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Zack Snyder Explains The Reason Behind The Surprising, Major Moment For Jimmy Olsen In ‘Batman v Superman’

Zack Snyder Explains The Reason Behind The Surprising, Major Moment For Jimmy Olsen In 'Batman v Superman'

**Major spoilers ahead** “Batman v Superman: Dawn Of Justice” is not wanting for characters from the DC Comics universe. Of course, Batman and Superman throw down, plus there’s Lex Luthor, Alfred, Martha and Thomas Wayne, and Perry White. Beyond that, Wonder Woman has a supporting role, while Justice League team members Cyborg, Aquaman, and The Flash get brief glimpses, and there’s a pretty major of tease of Darkseid too. But it seems Zack Snyder found room to cram in one more character… only to get rid of him for little reason other than he could.

READ MORE: ‘Batman v Superman: Dawn Of Justice’,’ ‘Daredevil,’ And The Problem Of Tone In Superhero Stories

At the beginning of the film, a sequence finds Lois Lane traveling to Africa to conduct an interview with a terrorist. The man she’s come to see doesn’t trust anybody, and a quick search of the gear belonging to the photographer Lois has brought with her uncovers a tracking device hidden in his camera. It turns out that the cameraman is actually an undercover CIA agent, and he is summarily executed with a gunshot to the head, while Lois is taken hostage. Superman soon arrives to rescue her, but everything has gone horribly wrong. And oh, that cameraperson? It’s Jimmy Olsen.

Vulture has noted that while Jimmy Olsen isn’t mentioned by name in the film, he’s unveiled in the credits, played by Michael Cassidy (“The O.C.“). Intriguingly, EW adds that Jesse Eisenberg had originally auditioned for the barely there role, one that will get expanded in the upcoming R-rated “Ultimate Cut,” with the initial idea of killing Jimmy Olsen serving as an audience misdirect.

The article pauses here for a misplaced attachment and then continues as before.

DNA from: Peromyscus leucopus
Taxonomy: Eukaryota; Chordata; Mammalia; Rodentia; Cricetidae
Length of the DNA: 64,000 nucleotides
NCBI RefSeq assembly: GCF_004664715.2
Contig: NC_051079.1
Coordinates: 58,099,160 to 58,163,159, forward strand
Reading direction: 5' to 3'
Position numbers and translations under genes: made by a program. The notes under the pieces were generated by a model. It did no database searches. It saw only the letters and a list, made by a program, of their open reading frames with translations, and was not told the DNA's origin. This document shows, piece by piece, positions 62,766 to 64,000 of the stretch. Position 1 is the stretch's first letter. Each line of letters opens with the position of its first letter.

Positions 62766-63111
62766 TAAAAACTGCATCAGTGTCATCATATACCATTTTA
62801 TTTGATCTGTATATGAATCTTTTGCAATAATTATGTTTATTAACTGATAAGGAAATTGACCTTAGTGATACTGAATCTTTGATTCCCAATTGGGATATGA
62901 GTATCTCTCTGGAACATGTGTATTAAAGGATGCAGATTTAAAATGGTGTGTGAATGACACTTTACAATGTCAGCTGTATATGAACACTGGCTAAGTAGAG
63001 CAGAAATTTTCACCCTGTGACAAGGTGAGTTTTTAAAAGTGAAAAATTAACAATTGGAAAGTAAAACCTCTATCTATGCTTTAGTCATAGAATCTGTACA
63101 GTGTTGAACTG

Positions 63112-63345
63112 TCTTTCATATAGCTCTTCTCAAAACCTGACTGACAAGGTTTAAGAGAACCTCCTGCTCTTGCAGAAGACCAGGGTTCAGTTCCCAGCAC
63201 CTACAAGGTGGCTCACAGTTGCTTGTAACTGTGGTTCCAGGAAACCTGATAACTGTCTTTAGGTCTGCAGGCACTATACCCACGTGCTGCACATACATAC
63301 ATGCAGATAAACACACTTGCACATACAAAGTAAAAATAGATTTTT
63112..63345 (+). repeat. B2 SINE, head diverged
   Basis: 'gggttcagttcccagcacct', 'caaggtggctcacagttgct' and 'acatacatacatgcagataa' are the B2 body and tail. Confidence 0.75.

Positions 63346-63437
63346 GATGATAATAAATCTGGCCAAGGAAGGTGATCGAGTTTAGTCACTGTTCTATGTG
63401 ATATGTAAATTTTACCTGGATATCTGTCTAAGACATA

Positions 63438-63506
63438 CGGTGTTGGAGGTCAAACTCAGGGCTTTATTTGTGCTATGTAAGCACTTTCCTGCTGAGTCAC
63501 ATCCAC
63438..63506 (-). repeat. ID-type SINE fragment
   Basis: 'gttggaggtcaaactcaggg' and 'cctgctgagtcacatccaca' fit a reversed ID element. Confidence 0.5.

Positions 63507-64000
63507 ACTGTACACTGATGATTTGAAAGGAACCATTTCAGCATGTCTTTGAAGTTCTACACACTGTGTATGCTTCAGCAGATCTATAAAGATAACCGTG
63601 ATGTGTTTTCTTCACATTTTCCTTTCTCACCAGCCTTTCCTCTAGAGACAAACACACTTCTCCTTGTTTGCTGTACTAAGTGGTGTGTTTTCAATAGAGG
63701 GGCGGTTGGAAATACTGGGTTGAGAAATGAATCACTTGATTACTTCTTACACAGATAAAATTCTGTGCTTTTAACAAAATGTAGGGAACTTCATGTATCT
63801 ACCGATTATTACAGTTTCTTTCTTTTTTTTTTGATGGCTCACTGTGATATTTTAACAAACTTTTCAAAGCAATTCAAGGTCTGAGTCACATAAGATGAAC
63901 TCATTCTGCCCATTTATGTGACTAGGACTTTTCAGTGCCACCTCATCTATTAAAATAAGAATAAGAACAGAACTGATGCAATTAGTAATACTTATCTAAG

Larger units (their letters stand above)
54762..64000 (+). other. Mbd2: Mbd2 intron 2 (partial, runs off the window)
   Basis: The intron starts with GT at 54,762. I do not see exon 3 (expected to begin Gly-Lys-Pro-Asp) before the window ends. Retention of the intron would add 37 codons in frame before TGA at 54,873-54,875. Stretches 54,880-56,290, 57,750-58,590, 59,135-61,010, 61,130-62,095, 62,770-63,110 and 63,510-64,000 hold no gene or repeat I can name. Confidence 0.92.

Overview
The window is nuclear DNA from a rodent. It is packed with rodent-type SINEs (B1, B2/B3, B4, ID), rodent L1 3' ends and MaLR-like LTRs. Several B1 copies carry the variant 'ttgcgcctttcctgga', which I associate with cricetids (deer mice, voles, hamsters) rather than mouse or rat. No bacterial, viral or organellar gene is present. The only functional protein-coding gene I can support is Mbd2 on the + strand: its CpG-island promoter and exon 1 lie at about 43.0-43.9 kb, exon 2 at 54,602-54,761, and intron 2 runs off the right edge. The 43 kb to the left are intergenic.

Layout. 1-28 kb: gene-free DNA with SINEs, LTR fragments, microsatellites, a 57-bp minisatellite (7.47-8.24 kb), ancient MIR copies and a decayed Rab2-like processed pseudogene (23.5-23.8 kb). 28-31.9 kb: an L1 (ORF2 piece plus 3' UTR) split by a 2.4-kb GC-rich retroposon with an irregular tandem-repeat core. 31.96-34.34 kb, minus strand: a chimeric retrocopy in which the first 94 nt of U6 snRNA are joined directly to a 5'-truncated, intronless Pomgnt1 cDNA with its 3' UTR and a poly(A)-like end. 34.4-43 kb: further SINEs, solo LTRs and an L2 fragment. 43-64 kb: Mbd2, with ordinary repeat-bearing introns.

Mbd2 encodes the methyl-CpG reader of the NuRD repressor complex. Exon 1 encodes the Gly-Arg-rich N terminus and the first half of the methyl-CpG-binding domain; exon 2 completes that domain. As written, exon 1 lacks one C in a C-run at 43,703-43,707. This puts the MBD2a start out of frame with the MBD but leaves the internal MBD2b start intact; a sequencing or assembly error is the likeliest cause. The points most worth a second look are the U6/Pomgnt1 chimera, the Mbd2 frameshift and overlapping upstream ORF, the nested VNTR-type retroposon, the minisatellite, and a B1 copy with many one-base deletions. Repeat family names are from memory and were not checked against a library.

READ MORE: Zack Snyder Reveals Details Of Extended Scenes In R-Rated “Ultimate Cut” Of ‘Batman v Superman: Dawn Of Justice’

“He comes up to her and he goes, ‘Lois Lane, I’m Jimmy Olsen, photographer, obviously … You know, I’ve been assigned to you for this mission.’ But it turns out that Jimmy Olsen is a spook for the CIA,” Snyder explained. “I thought, if it were Jesse Eisenberg and he got out and he goes, ‘I’m Jimmy Olsen,’ you’d be like, oh my God, we’re gonna have Jimmy Olsen in the whole movie, right?’ And then if he got shot, you’d just be like, ‘What!? You can’t do that.’ ”

But the bigger question is why bother bringing in Jimmy Olsen if you’re just going to kill him off? According to Snyder, because he can.

“We just did it as this little aside because we had been tracking where we thought the movies were gonna go, and we don’t have room for Jimmy Olsen in our big pantheon of characters, but we can have fun with him, right?” he said.

That Snyder’s version of “fun” involves randomly shooting a DC character in the head certainly does make one quite concerned about the future of this DC Films enterprise, of which he is one of the key members of the braintrust at Warner Bros. It also unveils a basic lack of thoughtfulness that Christopher Nolan‘s pictures had. Whatever you might think of “The Dark Knight” series, every character had clear motivation, every decision about where the plot turned had narrative and emotional logic. ‘Dawn Of Justice’ often feels like the characters are flailing about to find a purpose in a movie that puts spectacle ahead of a clear vision.

And while it’s usually a bit unfair to make comparisons to Marvel, this is something they would never do. Kevin Feige and co. are also deeply thoughtful about how, when, and where characters are brought in and out of the Marvel Cinematic Universe. For example, Feige nixed the idea of Captain Marvel popping up at the end of “Avengers: Age Of Ultron” because he felt “it would have done that character a disservice.” It has since been announced the hero is getting her own movie in 2019, and now the groundwork can be properly laid out for that film.

Snyder’s short term thinking — that he’ll never wind up using Jimmy Olsen, so hey let’s just kill him off — now hamstrings him creatively. It’s one less DC Comics universe character that is part of the fabric of Clark Kent and Lois Lane that he can utilize, and for fans, his disposal of Jimmy Olsen feels less like “fun” and more like “disrespect.”

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